Agromyza lathyri Hendel, 1923
Pisum sativum, Castricum: part of the mine; also visible is a part of the initial corridor and, vaguely, a larva
The mine starts as a superficial lower-surface corridor. After its first moult the larva starts making a blotch, often close to the base of the leaflet. The blotch in principle is lower-surface, but may be interparenchymatous for some part. Moreover, in places the larva feeds from the palissade parenchyma. Seen from above the leaf appears mottled. The overall result is that the mine, despite its considerable size, is hard to find. The easiest way is to hold the leaves against the light: the large larvae than are conspicuous. Frass in coarse grains, both in the corridor and in the blotch; in the corridor they are widely spaced. Pupation outside the mine.
Larven in June-July, in a single generation (Hering, 1957a).
BE not recorded (Fauna Europaea, 2007).
NE recorded (de Meijere, 1939a).
LUX not recorded (Fauna Europaea, 2007).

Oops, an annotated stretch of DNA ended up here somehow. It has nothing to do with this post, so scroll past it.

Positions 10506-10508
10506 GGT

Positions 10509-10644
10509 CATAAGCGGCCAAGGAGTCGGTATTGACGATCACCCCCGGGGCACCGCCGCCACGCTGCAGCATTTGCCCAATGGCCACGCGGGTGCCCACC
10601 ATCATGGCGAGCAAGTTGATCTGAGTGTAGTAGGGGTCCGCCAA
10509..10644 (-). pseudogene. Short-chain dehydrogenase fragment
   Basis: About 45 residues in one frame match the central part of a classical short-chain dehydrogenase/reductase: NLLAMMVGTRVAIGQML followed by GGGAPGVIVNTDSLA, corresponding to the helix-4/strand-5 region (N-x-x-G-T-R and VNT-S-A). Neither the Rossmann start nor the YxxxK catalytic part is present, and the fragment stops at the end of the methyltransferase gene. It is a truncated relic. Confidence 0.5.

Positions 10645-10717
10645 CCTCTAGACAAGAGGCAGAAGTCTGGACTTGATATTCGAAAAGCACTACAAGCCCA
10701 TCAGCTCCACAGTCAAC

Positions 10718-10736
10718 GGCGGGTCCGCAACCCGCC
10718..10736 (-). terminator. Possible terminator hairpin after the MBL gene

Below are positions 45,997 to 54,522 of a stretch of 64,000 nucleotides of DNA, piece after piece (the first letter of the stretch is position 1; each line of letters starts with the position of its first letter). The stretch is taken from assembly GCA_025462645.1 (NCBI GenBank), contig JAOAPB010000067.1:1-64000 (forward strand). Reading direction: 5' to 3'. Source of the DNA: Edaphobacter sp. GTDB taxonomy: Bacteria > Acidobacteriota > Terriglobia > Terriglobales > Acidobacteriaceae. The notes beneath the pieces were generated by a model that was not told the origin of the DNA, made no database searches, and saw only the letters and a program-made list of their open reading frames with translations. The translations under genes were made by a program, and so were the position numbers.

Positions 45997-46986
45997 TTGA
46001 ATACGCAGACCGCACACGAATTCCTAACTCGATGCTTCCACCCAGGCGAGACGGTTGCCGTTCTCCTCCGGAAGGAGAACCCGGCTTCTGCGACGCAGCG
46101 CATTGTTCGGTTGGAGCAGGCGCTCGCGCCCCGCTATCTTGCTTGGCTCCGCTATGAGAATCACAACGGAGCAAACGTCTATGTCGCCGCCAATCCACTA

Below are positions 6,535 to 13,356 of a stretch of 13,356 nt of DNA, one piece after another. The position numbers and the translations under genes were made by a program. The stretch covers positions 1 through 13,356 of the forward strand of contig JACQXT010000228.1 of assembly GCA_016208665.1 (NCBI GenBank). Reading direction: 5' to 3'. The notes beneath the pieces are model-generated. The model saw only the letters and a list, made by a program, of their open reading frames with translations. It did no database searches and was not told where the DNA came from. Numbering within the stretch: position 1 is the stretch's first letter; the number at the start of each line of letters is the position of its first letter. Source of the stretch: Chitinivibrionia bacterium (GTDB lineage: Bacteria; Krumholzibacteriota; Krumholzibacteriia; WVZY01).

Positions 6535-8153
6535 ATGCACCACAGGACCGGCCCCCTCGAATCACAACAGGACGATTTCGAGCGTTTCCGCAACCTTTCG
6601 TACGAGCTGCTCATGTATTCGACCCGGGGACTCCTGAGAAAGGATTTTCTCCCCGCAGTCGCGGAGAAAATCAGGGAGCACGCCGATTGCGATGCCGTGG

distribution within Europe
From Seden to the Iberian Peninsula and Italy, and from the UK to the Baltic States and Roumania (Fauna Europaea, 2007); Corsica (Buhr (1941b).
Agromyza atra Hardy, 1850.
Sometimes a minor pest on pulses (Spencer, 1973b), “peavine miner”.
Amsel & Hering (1931a), Benavent, Martínez, Moreno & Jiménez (2004a), Beuk (2002a), Buhr (1932a, 1941b, 1964a), Černý, Vála & Barták (2001a), Darvas, Skuhravá & Andersen (2000a), Drăghia (1967a), Hering (1930d, 1955b, 1957a), Huber (1969a), Kabos (1971a), Kvičala (1938a), Maček (1999a), de Meijere (1939a), Michalska (1972a), Michna (1975a), Nowakowski (1954a), Pakalniškis (1993a), Papp & Černý (2015a), Robbins (1991a), Spencer (1953a, 1957a, 1959a, 1972a, 1976a), Skala & Zavřel (1945a), Starke (1942a), von Tschirnhaus (1999a).